New ruling protects ISPs, Web operators

A court overturns an earlier decision that threatened to hold Net companies responsible for their customers' actions.

Paul Festa Staff Writer, CNET News.com
Paul Festa
covers browser development and Web standards.
Paul Festa
2 min read
Internet service providers and Web site operators are breathing a collective sigh of relief following a court decision that preserves a key aspect of their immunity under the Communications Decency Act.

The ruling, handed down Aug. 13 by the U.S. Court of Appeals for the 9th Circuit, overturns a decision by the U.S. District Court for the Central District of California. That ruling alarmed ISPs and Web site operators, because it delineated the first significant exceptions to the Communications Decency Act (CDA), which absolves those businesses from responsibility for their customers' actions.

Section 230 of the CDA carved out significant immunity for "interactive computer services" for the behavior of their customers. But the district court ruled that dating site Matchmaker and its operator, Metrosplash--acquired by Lycos in June 2000--could be held liable for information a user posted because of the interactive nature of the questionnaire that generated the posting.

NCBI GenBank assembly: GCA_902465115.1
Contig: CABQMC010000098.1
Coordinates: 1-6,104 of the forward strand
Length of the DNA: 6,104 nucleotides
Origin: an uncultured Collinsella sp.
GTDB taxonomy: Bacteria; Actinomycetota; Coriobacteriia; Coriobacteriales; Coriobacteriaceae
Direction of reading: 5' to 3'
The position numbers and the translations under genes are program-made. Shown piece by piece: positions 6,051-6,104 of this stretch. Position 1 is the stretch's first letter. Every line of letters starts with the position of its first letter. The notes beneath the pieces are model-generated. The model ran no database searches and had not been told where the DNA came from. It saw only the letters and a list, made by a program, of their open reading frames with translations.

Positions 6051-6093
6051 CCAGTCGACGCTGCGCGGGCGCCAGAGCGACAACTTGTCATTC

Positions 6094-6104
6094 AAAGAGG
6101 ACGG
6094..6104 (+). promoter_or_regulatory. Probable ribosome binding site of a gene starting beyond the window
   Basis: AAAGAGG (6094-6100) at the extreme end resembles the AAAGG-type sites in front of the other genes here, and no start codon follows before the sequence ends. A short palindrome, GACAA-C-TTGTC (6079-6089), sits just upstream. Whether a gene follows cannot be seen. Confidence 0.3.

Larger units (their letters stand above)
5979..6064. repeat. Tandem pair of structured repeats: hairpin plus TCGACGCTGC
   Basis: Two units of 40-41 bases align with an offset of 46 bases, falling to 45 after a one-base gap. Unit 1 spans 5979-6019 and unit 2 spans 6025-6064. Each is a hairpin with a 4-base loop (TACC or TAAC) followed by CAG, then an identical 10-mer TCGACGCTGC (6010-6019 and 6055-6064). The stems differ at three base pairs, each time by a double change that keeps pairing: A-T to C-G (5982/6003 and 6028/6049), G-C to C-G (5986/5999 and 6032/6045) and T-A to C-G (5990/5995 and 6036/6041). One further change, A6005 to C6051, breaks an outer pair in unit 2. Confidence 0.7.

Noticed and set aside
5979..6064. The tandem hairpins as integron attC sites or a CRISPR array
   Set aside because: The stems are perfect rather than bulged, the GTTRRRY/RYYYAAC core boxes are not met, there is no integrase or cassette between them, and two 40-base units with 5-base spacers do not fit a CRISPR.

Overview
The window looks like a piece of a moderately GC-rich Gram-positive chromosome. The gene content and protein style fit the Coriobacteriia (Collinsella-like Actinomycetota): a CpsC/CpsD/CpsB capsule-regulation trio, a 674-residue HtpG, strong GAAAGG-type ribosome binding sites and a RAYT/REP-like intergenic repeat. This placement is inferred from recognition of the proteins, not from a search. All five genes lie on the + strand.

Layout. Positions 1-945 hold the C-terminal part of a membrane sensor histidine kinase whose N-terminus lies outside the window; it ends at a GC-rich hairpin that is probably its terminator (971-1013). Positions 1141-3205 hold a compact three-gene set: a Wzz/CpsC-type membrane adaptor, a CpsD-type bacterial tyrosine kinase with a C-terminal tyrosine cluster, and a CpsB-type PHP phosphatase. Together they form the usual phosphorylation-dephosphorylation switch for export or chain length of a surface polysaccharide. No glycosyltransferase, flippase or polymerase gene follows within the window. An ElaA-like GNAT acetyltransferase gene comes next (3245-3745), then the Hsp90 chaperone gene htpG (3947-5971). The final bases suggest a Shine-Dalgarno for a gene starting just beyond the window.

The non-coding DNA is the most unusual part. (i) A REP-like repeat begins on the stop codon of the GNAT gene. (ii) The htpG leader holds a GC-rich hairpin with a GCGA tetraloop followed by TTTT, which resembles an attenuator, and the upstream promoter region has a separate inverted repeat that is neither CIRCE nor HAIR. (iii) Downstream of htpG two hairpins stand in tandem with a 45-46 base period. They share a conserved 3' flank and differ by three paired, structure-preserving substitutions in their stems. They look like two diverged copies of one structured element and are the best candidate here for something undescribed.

The court of appeals disagreed.

"So long as a third party willingly provides the essential published content, the interactive computer service receives full immunity regardless of the specific editing or selection process," the decision read.

At issue was a fabricated Matchmaker profile of Los Angeles actress Christianne Carafano, a.k.a. Chase Masterson, whose roles include that of Leeta on the TV show "Star Trek: Deep Space Nine." The posting mixed accurate information, including Carafano's name and address, with alleged falsehoods.

Legal experts hailed the decision, calling it the extension of a crucial shield for Web sites and ISPs.

"With this statement, the 9th Circuit firmly shuts down one of the loopholes in the statute," said Eric Goldman, an assistant professor at Marquette University Law School. "The district court opinion suggested that Web sites integrally involved in content creation could be treated as the content provider and thus lose the statutory immunity. Here, the 9th Circuit raises the bar on that approach substantially. It also provides valuable and helpful breathing space for lots of Web sites that help users structure the publication of content."

Attorneys for Carafano could not be reached for comment.